The relay stations 104 are fixed relay stations, and are spaced uniformly around the cell. However, the relay stations 104 may not be spaced uniformly around the cell 100. In another embodiment, the relay stations 104 may be movable (dedicated relay, e.g., in buses) or mobile (mobile functioning as relay). In the description below, “relay station”, “relay”, and “RS” may be used interchangeably.

A plurality of terminal stations 106 may be in the cell 100 (hereinafter referred to as user equipment 106). The user equipments 106 are mobile stations, and can move from one cell to another cell. In the description below, “user equipment” and “UE” may be used interchangeably.

The user equipment 106 is unaware of whether the transmissions are received from the base station 102 or the relay station 104. The selective relaying can be deployed selectively or ubiquitously.

The base stations 102 in difference cells are connected to the Internet either directly or through a set of network elements. The user equipments 106 in different cells communicate with the base station 102 either directly or via relays. This is transparent to the user equipment 106. The user equipments 106 in the different cells communicate with each other via the BS-network-BS connection.

In FIG. 5, seven hexagonal cells are shown as an example. However, the system 110 may include more or less than seven cells. The cell 100 may be surrounded by less than six or more than six other cells. The cell 100 does not need to be hexagonal in shape. It is apparent to a person skilled in the art that the number of cells is changeable.

In FIG. 5, each cell 100 includes one base station 102 and six in-cell relay stations. Thus, there are six links between the base station 102 and its in-cell relay stations 104. However, the cell 100 may include more or less than six relay stations. Each cell 100 may also be sectored into three or more sectors with relay stations 104 distributed amongst the sectors.

Each cell 100 contains a plurality of neighborhoods (sub-cells) 108. In FIG. 5, each cell 100 has six sub-cells which correspond to the in-cell relay station neighborhoods, and a center sub-cell which corresponds to the base station neighborhood and is surrounded by the relay station neighborhoods. The sub-cell is the area of the cell where a relay station 104 provides coverage, and/or the area of the cell where the base station 102 provides coverage when operating at reduced power as described below. It is noted that in the description, the term “sub-cell” and the term “neighborhood” may be used interchangeably. In FIG. 5, a thick line represents the cell border, and a dotted line represents a relay or base neighborhood/sub-cell border. It is apparent to a person skilled in the art that the number of sub-cells is changeable.

The base station 102 and its in-cell relay stations 104 in its serving cell have a master-slave relation. The base station 102 controls the operation of the in-cell relay stations 104 in its serving cell. A scheduler (e.g. 400 of FIG. 10) in the base station 102 manages all control, scheduling and routing in its serving cell 100. It ensures interference avoidance and inference averaging.

The relay stations 104 operate with a spectrum (e.g. a cellular spectrum) assigned by the base station 102. The relay station 104 alternately communicates with the base station 102 and with the user equipment 106. The relay station 104 performs bearer path transmission. The relay station 104 selectively relays data to preferred user equipments. The relay stations 104 appear as another class of terminals to the base station 102.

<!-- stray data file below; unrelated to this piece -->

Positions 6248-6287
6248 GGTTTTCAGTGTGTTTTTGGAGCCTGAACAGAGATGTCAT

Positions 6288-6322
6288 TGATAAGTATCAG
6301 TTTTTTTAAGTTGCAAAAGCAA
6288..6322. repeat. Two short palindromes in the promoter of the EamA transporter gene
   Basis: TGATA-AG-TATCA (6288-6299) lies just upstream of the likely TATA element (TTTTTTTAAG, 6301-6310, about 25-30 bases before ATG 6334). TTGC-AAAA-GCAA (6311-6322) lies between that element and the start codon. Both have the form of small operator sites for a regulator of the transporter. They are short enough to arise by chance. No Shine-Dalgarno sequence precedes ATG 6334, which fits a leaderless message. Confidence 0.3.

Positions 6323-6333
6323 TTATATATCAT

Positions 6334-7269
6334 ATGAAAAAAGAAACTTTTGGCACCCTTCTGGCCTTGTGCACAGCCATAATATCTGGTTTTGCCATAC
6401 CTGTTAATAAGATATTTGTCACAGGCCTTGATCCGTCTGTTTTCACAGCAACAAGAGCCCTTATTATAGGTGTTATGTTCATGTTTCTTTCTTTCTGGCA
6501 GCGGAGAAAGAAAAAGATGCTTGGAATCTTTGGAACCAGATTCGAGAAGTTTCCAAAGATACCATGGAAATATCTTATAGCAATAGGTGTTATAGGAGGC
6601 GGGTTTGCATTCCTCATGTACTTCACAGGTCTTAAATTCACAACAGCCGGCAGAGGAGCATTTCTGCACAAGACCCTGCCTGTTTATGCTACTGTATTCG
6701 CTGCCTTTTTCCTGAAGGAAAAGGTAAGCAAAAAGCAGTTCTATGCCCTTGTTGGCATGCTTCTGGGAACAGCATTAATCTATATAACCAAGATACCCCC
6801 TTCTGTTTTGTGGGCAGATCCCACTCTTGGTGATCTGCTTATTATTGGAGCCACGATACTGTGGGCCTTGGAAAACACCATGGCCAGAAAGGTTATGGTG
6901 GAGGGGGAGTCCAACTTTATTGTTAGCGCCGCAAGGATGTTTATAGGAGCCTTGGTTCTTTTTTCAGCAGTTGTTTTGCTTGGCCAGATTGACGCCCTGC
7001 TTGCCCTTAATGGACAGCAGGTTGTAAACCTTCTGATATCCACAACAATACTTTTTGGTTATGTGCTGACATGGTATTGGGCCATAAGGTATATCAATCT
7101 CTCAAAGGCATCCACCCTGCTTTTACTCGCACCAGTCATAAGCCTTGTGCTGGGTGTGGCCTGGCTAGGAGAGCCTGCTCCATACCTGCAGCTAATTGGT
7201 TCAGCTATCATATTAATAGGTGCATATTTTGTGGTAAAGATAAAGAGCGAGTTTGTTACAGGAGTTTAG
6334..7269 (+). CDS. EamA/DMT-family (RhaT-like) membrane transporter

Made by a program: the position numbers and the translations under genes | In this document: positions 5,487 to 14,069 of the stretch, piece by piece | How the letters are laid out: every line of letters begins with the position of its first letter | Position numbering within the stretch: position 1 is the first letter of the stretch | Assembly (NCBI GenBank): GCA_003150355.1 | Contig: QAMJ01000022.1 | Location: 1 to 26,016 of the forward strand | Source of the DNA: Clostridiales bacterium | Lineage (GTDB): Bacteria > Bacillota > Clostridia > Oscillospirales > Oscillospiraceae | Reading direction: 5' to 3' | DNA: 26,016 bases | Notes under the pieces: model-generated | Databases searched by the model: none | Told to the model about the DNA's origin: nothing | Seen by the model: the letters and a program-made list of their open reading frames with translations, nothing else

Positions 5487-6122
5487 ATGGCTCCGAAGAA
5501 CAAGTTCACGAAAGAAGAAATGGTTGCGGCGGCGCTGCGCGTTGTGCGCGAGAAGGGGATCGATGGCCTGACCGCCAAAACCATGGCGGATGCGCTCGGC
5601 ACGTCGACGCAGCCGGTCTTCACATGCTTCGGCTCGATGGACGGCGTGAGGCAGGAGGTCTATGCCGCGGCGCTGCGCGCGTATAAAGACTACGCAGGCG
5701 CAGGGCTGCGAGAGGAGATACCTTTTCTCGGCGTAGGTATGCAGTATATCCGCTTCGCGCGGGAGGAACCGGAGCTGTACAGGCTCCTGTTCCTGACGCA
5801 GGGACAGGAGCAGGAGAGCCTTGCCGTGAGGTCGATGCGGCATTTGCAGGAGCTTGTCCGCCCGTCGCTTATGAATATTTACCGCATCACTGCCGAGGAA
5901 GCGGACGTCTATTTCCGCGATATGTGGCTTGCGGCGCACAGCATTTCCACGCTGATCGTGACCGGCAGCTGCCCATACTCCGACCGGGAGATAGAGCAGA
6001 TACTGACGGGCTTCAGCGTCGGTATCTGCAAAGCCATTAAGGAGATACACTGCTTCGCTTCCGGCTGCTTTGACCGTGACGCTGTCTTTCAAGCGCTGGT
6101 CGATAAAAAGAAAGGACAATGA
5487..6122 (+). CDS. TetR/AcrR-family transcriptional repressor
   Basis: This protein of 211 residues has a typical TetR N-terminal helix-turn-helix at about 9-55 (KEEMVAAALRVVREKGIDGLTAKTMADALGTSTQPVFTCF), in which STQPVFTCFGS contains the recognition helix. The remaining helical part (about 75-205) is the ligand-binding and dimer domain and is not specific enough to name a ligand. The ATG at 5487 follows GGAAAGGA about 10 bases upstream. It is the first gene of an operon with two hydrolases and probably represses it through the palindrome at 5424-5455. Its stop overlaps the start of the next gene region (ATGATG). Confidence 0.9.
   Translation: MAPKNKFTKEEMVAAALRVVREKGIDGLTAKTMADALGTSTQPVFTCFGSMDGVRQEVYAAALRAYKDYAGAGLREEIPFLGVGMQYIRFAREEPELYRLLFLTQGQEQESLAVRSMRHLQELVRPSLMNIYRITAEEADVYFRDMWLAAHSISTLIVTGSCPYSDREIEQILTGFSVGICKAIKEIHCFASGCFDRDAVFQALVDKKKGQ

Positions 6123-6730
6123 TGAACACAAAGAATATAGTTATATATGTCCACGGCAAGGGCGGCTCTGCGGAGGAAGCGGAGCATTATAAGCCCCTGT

The assignment of transmission resources to the relay stations 104 within the cell 100 may be made based on minimizing interference generated by the relays operating within the cell (interference avoidance), averaging the interference arising outside the cell 100 or a combination thereof.

The frequency reuse in a neighborhood in the sub-cell 108 is one. Thus, at a specific time, the same frequency can be used up to seven times in the cell, since the cell 100 contains seven sub-cells or neighborhoods in this embodiment.

The hopping patterns assigned to the user equipments 106 within a sub-cell are orthogonal to each other so as to minimize interference in a sub-cell. Preferably there is no adjacent channel interference either. The only existing interference experienced by the user equipment may then be one of inter-cell interference created by the relay stations and/or the base stations of the surrounding sub-cells.

The cell 100 implements dynamic resource partitioning. The resources are divided into a plurality of units and allocated to the BS-UE/relay transmissions, to BS-UE transmissions, and to relay-UE transmissions as described below. In this embodiment, the dynamic resource partitioning is controlled by the base station 102 (e.g. scheduler 400 of FIG. 10).

The base station 102 and the in-cell relay stations 104 may communicate using some efficient strategy, such as directional antennas or adaptive antennas, so as to optimize the resource usage of this link. Thus, the base station 102 of FIG. 5 contains six directional antennas (not shown). In FIG. 5, broken lines with arrows represent relay-base communications, e.g., through the directional antennas. The base station 102 and the relay stations 104 may use omni-directional or sector or other antenna arrangements to communicate with the user equipments 106 in the cell. The user equipments 106 may also use omni-directional antennas for communicating with the base station 102 and the relay stations 104.